As Britain returns to economic health, changes are underfoot in the recruitment sector. Temporary and permanent vacancies alike are hitting post-recession highs, skills are in short supply and the candidate pool is growing slimmer by the day.

In summary, we’re re-entering a candidate-driven market for the first time in years. Recruiters and employers aren’t calling the shots any more – instead, they’re falling over one another to get their hands on top-shelf talent. On the other end of the spectrum, jobseekers are enjoying an unprecedented degree of freedom to pick and choose where they work – not to mention the relishing opportunities to jump ship if they aren’t happy, knowing full well there’ll be someone else willing to pay top dollar for their services.

If you’re a recruiter, these trends as a whole mean finding candidates is now only half the battle. You’re suddenly being called upon to really sell your clients to potential applicants, convincing them you’ve got better posts on offer than any of your competitors.

So what do candidates want to hear about the companies you’re telling them they should work for? According to a recent survey carried out by, which polled nearly 9,000 jobseekers, there are lots of effective ways recruiters can market their clients. Here are five of the most important.

They offer a supportive work environment

A massive nine out of ten respondents told they were tempted by workplaces in which they were promised a supportive environment – not financial rewards, or the promise of career progression, but capable colleagues and the opportunity to build on their talents.

As such, you should highlight your clients’ expertise, as well as their people skills – it might appeal to candidates’ needs more than a dispassionate list of the tangible perks they offer.

They provide opportunities for advancement

This should come as a no-brainer. Jobseekers want to hear how the role they’re being put forward for isn’t a dead end, but the start of a long, fulfilling journey with the company in question.

Furthermore, this doesn’t necessarily mean there needs to be a set career path ahead of successful applicants. Returning to the survey, only one-fifth (20 per cent) of respondents considered the possibility of promotion the most appealing part of a role. Nearly seven in ten (66 per cent) wanted both a career path and the opportunity to innovate, however – they were attracted to companies that encouraged employees to pursue projects and ideas on their own.

They have an appealing brand and strong values’s findings also underline the importance of a company’s brand to potential applicants, with more than three-fifths (61 per cent) saying they’d jump at the chance to work for a business that’d look good on their CV.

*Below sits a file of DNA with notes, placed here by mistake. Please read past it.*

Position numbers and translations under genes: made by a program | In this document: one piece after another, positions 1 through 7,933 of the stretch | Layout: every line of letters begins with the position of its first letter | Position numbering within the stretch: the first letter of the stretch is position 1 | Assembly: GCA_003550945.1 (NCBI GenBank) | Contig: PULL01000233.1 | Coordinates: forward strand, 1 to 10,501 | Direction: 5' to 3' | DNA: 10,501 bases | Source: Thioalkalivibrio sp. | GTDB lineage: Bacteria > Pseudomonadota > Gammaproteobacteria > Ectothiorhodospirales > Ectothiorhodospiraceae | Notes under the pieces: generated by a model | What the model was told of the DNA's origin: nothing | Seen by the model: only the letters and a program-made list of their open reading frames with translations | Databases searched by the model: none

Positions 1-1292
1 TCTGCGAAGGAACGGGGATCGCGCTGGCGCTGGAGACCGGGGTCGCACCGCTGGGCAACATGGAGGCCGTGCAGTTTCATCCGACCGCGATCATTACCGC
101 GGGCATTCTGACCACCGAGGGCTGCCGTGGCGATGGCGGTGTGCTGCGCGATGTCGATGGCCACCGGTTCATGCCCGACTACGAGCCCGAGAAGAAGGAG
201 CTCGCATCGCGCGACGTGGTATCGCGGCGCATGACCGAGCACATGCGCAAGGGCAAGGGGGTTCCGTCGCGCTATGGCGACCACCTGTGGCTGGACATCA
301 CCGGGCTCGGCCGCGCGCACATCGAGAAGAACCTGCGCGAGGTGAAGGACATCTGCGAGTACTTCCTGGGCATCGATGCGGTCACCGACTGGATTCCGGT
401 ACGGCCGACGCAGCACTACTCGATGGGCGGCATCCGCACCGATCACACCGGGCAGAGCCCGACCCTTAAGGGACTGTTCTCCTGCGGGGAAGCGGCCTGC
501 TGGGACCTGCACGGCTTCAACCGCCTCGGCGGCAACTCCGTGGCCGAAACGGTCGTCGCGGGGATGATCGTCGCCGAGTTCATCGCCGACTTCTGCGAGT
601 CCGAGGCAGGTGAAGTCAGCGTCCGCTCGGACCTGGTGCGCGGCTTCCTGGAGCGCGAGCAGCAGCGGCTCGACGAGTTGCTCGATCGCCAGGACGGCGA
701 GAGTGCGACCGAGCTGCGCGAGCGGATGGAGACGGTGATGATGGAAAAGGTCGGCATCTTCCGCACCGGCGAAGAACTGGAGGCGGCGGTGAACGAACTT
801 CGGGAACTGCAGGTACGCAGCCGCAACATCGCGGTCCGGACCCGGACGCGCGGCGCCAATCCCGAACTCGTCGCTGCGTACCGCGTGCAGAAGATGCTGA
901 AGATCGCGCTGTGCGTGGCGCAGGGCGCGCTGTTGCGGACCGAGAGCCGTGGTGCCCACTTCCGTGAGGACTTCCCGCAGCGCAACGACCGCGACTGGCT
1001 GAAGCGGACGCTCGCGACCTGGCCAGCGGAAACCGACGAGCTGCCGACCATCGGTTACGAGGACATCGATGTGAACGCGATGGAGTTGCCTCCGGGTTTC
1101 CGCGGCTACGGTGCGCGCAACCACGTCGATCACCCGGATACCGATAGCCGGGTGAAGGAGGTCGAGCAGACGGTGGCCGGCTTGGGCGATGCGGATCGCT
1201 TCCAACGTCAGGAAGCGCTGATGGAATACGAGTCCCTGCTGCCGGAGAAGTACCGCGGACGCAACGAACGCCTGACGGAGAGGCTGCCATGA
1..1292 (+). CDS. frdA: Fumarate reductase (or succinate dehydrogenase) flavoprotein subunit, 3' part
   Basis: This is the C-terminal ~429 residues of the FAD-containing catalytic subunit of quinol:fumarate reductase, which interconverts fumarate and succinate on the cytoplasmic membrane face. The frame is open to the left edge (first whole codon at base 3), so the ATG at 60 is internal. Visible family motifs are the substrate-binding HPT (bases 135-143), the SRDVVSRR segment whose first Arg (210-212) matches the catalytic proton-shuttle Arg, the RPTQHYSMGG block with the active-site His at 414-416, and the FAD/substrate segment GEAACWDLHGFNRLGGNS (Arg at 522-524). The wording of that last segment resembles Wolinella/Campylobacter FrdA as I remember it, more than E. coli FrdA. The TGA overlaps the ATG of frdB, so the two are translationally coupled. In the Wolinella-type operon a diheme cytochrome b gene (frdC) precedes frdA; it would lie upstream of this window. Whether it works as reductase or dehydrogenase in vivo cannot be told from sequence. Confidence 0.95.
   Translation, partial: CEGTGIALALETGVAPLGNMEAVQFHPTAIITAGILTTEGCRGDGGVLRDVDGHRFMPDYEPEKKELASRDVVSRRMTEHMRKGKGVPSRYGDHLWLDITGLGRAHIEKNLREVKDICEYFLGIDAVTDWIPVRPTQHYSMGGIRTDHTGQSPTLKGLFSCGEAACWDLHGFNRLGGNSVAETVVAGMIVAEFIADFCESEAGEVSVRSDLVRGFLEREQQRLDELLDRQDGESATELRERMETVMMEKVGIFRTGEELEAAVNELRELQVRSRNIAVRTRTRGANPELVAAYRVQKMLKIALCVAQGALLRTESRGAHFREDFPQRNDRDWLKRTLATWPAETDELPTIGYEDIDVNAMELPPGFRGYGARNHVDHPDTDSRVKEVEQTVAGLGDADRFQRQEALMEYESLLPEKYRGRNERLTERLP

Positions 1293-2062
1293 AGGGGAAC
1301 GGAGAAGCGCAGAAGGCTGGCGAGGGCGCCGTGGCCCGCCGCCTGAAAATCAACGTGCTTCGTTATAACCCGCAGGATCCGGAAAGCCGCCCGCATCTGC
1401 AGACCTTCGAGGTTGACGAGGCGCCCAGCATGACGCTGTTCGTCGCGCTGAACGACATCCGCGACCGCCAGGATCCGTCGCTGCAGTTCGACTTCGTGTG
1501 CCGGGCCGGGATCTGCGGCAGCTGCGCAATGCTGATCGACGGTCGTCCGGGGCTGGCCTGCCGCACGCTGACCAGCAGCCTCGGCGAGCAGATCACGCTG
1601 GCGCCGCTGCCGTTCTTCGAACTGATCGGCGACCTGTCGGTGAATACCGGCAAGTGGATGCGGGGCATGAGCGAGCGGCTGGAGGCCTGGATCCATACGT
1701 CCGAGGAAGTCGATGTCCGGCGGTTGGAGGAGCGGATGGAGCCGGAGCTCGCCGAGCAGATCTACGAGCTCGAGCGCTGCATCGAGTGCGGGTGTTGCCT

Of course, not all of the average recruiter’s clients are household names. Luckily, though, the survey found it’s even more important for a company to have strong values that trickle down through the workforce. Seven out of ten respondents (70 per cent) said they needed to be proud of whoever they worked for, with a similar figure (66 per cent) taking it as a personal compliment when someone praised their employer.

Additionally, 23 per cent of jobseekers thought it was important they believed in their company’s vision – more than the one-fifth of respondents (20 per cent) who said salary was the biggest draw.

They’re innovative

As mentioned earlier, 66 per cent of’s respondents told researchers they wanted the chance to innovate to come part and parcel with climbing the career ladder. A further 12.9 per cent said they’d favour a workplace perceived by the public to be innovative.

Accordingly, it’s important that when talking to your candidates you emphasise how forward-thinking and inventive your clients are – especially if you’re recruiting for technology roles. Last year, a survey by Mortimer Spinks and Computer Weekly found workers in IT are a particularly nomadic bunch, with 80 per cent of those polled reporting they were actively looking for jobs elsewhere.

One of the key reasons for this was they felt stifled by their current employers. The researchers found that when an organisation allowed workers to spend 30 per cent or more of their time on innovative projects, the percentage planning to leave within a year fell to around 30 per cent.

They follow up on applications

Finally, the survey found companies that fail to respond to job applications are doing immeasurable harm to their brands. Some 60 per cent of jobseekers said failing to follow up was, in fact, the single most damaging thing an employer could do to its reputation.

With this in mind, make sure your clients deliver personalised feedback to your candidates in the event of an unsuccessful application.